Yesterday, while at the World Economic Forum in Davos, David Cameron and other luminaries such as Queen Rania and UN Secretary General Ban Ki Moon, set out some of their ideas on what the new development framework after the MDGs expire in 2015 could look like. And their views matter: Queen Rania is a member and Cameron a co-chair of the High Level Panel on Post 2015 that Ban Ki Moon has asked to think about what a new development framework should look like.
David Cameron’s particular emphasis at Davos, as elsewhere, has been around his ‘golden thread’ of development, essentially focusing on the fundamental conditions that need to be in place for development to happen. The concept is still quite fluid, as pointed out this week by the UK Parliament's International Development Committee, but key elements – like human rights - are becoming clear.
One of several key areas blocking women’s rights and development progress more generally is the right of women to own land and to inherit land from parents or husbands. In most developing countries, these rights are denied on the basis of gender alone. As a consequence, while the majority of the world’s small holder farmers – somewhere between 60 and 80 % - are women, women still own a tiny fraction of titled land - around 1% in Africa. And this is particularly an issue for young women denied land rights now but also denied future access to land as large swathes of developing countries are being sold off to private investors.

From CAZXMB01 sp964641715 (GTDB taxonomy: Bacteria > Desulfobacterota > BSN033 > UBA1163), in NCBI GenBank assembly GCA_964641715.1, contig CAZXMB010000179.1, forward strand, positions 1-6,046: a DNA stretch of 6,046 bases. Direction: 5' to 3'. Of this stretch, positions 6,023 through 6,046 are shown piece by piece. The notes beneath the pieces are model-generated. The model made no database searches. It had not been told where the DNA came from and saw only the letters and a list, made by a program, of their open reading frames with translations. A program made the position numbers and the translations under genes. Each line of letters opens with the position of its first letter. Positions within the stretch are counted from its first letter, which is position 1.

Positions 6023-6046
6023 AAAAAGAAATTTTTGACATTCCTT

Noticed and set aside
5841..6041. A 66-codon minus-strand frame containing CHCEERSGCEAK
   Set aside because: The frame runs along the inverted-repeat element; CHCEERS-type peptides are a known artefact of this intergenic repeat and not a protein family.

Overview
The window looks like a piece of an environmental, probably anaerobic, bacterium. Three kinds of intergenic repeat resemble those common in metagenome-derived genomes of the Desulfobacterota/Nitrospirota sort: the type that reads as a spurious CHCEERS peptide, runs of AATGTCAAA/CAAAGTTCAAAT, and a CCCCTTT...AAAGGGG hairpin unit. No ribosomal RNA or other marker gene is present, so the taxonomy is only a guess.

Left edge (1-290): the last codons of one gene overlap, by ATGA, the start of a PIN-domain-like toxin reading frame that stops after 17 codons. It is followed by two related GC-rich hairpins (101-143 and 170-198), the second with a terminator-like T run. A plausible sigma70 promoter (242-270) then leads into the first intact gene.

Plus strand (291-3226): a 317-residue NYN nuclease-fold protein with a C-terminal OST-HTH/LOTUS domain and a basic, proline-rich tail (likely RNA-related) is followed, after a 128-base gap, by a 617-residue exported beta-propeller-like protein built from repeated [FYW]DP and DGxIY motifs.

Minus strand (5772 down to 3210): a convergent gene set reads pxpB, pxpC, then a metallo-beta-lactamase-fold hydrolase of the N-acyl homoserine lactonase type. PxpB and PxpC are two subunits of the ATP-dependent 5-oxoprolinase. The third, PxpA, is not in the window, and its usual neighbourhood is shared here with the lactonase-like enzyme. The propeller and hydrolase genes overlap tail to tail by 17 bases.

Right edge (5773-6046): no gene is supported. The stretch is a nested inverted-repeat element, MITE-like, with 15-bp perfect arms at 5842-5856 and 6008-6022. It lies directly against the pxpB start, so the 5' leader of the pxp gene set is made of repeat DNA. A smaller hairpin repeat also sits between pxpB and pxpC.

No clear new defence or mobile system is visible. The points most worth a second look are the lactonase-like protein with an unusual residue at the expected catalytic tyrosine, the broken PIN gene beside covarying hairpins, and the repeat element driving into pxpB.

And yet, owning a plot of land means a woman can ensure some level of food is available even if there is no family income for some reason, can effectively insulate herself from swings in market prices, and can sell any surplus to cover costs such as schooling or treatment for malaria. Women’s ownership of land can be vital for securing their own health, education and prospects and that of their children.
At Davos yesterday, the Prime Minister talked of property rights, with a particular reference to women’s rights to own land, as being important. We now just hope he will be also able to convince his fellow High Level Panel members of the fundamental importance of women’s rights, including land rights, in any post 2015 framework, when they meet next week in Monrovia.
Unless there is a standalone gender goal and challenging targets on land rights and other key barriers to women’s equality, post 2015 risks being a step back rather than a step forward.